Alpha-1 Antitrypsin Phenotyping: An Unmet Educational Need of Healthcare Providers

Zane Z. Elfessi, Neetu Thomas, Michael Wong, Israel Rubinstein


Background: Diagnosing alpha-1 antitrypsin deficiency (A1ATD) involves two-step laboratory testing, determination of serum alpha-1 antitrypsin (A1AT) level and phenotyping if A1AT < 100 mg/dL. Whether these guidelines are effectuated in clinical practice is uncertain. To begin to address this issue, we determined whether A1AT phenotyping is performed in patients with serum A1AT 57 - 99 mg/dL at our institution.

Methods: We reviewed the medical records of patients seen at Jesse Brown Veterans Affairs Medical Center from January 2019 to October 2022 with serum A1AT between 57 and 99 mg/dL. In each case, pertinent demographic, clinical, and pulmonary function tests data were extracted. Data were presented as means and standard deviation (SD) where appropriate. The Students t-test was used for statistical analysis. P < 0.05 was considered statistically significant.

Results: Thirty patients (90% males; 60 18 years) with serum A1ATD < 100 mg/mL were identified. Fourteen were African Americans, four Hispanics, and 12 non-Hispanic Whites. The majority were current or ex-smokers. Fourteen (47%) patients had lung disease, 14 (47%) liver disease and one had concomitant lung and liver diseases. Mean SD forced expiratory volume in 1 s (FEV1) and lung diffusing capacity were 2.57 1.41 L (679% predicated) and 18.7 10 mL/min/mm Hg (648% predicted), respectively. Only 13 patients (43%) underwent phenotype testing (seven African Americans, five Whites, and one Hispanic). Six patients had MZ phenotype, four MS, and three SZ. One patient died from acute respiratory failure during the study period.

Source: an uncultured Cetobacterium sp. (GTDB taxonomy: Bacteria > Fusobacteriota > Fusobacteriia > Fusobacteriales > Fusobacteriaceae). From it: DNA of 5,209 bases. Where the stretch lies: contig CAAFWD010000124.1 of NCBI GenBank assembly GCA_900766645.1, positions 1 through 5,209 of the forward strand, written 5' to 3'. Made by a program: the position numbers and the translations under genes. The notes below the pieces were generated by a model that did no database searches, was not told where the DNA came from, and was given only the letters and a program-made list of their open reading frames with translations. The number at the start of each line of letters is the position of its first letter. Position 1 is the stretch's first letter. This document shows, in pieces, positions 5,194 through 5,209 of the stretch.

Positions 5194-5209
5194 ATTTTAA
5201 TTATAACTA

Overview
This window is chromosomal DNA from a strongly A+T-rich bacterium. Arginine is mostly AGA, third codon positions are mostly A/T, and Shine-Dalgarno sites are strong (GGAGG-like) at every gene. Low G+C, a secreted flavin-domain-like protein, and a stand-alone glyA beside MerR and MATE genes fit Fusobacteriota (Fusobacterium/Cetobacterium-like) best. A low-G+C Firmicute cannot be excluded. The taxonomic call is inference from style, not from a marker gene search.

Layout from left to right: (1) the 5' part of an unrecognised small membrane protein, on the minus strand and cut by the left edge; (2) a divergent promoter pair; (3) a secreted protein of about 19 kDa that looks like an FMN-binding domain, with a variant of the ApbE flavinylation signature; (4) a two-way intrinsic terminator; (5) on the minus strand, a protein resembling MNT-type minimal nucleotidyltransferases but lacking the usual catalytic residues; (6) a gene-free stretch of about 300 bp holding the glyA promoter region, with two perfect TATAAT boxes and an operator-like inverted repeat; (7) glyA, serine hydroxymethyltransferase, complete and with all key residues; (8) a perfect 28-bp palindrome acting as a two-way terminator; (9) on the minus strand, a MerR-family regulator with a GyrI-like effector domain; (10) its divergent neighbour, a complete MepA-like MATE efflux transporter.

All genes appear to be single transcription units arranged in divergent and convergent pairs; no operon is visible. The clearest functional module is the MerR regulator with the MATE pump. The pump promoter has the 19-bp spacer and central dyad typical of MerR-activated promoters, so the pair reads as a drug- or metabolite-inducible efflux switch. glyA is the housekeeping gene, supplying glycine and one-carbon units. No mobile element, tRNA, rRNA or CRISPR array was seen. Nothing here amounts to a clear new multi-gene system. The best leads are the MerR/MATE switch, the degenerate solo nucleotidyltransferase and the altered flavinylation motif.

Conclusions: Phenotyping of patients with serum A1AT 57 - 99 mg/dL at our institution is inadequate. Accordingly, regular continuous medical educational programs on A1AT phenotyping targeting healthcare providers are warranted.

J Clin Med Res. 2024;16(2-3):124-127


Alpha-1 antitrypsin deficiency; Serine proteinases; Aging; Smoking; Emphysema; Cirrhosis

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